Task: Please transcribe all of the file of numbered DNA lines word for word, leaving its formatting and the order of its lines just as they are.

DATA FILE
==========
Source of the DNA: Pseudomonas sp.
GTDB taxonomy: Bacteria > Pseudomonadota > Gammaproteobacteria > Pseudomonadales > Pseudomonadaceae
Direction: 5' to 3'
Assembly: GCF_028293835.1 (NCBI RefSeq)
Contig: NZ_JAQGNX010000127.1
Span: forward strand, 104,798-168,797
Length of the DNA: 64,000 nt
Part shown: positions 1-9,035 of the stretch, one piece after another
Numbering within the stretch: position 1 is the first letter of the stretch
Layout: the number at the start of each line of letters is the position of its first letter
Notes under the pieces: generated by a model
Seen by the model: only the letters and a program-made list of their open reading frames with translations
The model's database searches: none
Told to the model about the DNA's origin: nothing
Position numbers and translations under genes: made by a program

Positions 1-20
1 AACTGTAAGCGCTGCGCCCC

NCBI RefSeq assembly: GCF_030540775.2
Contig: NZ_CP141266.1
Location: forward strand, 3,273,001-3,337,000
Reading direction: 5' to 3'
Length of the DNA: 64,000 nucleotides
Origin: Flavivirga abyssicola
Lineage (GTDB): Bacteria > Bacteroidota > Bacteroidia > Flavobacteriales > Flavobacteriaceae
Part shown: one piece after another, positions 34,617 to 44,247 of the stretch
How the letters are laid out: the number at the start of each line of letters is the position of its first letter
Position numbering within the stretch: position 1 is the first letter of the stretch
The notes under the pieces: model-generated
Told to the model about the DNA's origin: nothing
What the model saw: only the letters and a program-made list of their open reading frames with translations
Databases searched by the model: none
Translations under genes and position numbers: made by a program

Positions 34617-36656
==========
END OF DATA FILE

Source of the DNA: Pseudomonas sp.
GTDB taxonomy: Bacteria > Pseudomonadota > Gammaproteobacteria > Pseudomonadales > Pseudomonadaceae
Direction: 5' to 3'
Assembly: GCF_028293835.1 (NCBI RefSeq)
Contig: NZ_JAQGNX010000127.1
Span: forward strand, 104,798-168,797
Length of the DNA: 64,000 nt
Part shown: positions 1-9,035 of the stretch, one piece after another
Numbering within the stretch: position 1 is the first letter of the stretch
Layout: the number at the start of each line of letters is the position of its first letter
Notes under the pieces: generated by a model
Seen by the model: only the letters and a program-made list of their open reading frames with translations
The model's database searches: none
Told to the model about the DNA's origin: nothing
Position numbers and translations under genes: made by a program

Positions 1-20
1 AACTGTAAGCGCTGCGCCCC

NCBI RefSeq assembly: GCF_030540775.2
Contig: NZ_CP141266.1
Location: forward strand, 3,273,001-3,337,000
Reading direction: 5' to 3'
Length of the DNA: 64,000 nucleotides
Origin: Flavivirga abyssicola
Lineage (GTDB): Bacteria > Bacteroidota > Bacteroidia > Flavobacteriales > Flavobacteriaceae
Part shown: one piece after another, positions 34,617 to 44,247 of the stretch
How the letters are laid out: the number at the start of each line of letters is the position of its first letter
Position numbering within the stretch: position 1 is the first letter of the stretch
The notes under the pieces: model-generated
Told to the model about the DNA's origin: nothing
What the model saw: only the letters and a program-made list of their open reading frames with translations
Databases searched by the model: none
Translations under genes and position numbers: made by a program

Positions 34617-36656